Science Meets Community

Science Meets Community

Greg Stratmann and Jimee Hwang, owners of Bed & Barrel at Stonehouse Cellars, are in a nutshell, scientists. As a pediatric anesthesiologist, Greg uses data to serve his patients when they are most vulnerable. As a medical epidemiologist, Jimee uses research to make malaria shiver in its boots. Then Bed & Barrel added a new kind of scientist to the team in 2017. As a counterintelligence special agent, Director of Operations Jake Bridges used a collection interviews, evidence, and intelligence to reveal spies that were flying under everyone else’s radar.

When you add these three people together with the charge of making great wine, it’s to no surprise that they launched into a grand science experiment.

This spring, with the help of many new and old friends, Stonehouse Cellars conducted blending trials to assess the effects of different oaks and soils. Although a lover of data, Greg appreciated how the numbers took a backseat to individual taste buds, “Our blending trials do away with the bias of preconceived notions and leave only the opinions of a crowd to determine what the best wine is. We believe this is the only way to make the best wine we can. It also makes for a phenomenally fun, and educational experience for everyone.”

A great wine isn’t wine that falls into a specific data profile. Great wine is a wine you like. “We can measure the concentrations of all sorts of chemical components in wine but ultimately the only outcome of relevance is the taste of the wine,” Greg says.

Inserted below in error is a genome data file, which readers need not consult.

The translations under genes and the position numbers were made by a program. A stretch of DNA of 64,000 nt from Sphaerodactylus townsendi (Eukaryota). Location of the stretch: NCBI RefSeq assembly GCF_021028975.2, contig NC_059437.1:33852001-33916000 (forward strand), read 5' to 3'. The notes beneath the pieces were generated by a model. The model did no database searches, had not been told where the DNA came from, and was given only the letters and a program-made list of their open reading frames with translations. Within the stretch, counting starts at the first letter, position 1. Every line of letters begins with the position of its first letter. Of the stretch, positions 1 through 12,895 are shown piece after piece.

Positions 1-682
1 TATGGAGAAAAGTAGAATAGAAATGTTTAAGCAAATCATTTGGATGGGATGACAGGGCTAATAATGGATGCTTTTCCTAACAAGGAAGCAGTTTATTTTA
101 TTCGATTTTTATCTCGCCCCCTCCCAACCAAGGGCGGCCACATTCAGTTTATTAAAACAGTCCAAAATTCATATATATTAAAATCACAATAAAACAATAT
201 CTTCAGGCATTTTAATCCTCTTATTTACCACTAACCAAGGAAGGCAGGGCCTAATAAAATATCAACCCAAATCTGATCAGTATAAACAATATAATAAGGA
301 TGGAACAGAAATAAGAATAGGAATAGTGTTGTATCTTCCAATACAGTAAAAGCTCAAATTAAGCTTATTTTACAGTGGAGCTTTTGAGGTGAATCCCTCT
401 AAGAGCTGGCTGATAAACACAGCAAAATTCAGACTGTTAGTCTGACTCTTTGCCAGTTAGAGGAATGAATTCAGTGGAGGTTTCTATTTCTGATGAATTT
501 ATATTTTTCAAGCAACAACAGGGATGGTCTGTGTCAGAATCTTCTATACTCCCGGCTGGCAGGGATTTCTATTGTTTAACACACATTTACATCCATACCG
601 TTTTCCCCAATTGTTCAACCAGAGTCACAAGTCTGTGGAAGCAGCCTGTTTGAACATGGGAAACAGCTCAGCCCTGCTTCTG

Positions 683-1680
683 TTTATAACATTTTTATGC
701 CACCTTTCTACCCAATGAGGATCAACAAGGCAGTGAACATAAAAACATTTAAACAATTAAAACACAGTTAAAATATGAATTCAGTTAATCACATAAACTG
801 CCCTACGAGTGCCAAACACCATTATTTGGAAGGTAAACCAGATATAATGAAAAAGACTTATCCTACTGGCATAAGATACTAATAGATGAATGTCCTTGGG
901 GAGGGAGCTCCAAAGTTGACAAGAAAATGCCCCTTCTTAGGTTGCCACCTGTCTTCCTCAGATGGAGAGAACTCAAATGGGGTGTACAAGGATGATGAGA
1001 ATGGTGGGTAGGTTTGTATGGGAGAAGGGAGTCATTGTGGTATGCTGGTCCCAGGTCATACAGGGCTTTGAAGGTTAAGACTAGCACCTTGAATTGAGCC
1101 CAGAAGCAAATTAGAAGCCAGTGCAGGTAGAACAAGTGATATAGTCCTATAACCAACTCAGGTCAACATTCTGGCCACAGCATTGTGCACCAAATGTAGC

This is precisely why Stonehouse Cellars needed you, the consumer, to make this experiment successful. However, don’t be fooled into thinking this was a casual sip and chat, “We design blending trials as rigorously as the best scientific trials out there,” Greg says. “We vary only one aspect of the winemaking process keeping all other aspects as tightly controlled as we can. For example, we'd split wines made in the same fermenter into barrels made of different oaks and treat them identically thereafter.”

“All we need is a rank order of what you like best, second best and so on. We tally up the scores each wine receives and the highest one wins. This tells us if and how to blend the wines. It also provides an incredibly insightful experience to the average wine-drinker, like us. People learn about how little variations in the winemaking procedures can result in enormous differences in the wine. What seems intimidating to most even experienced wine aficionados quickly discloses itself as one of the most fun and educational experiences wine has to offer and the level of expertise required is literally zero.”

Most importantly, Greg adds, “People seem to feel pretty good about the fact that their input contributed directly to how we make wine.”

So when you drink the Stonehouse Cellars 2016 Cabernet, you can know it was a result of a little science, and a lot of community. Your friends and neighbors crafted a wine they liked because they thought you’d like it too.

Our deepest thanks to everyone who participated in our 2016 blending trials.

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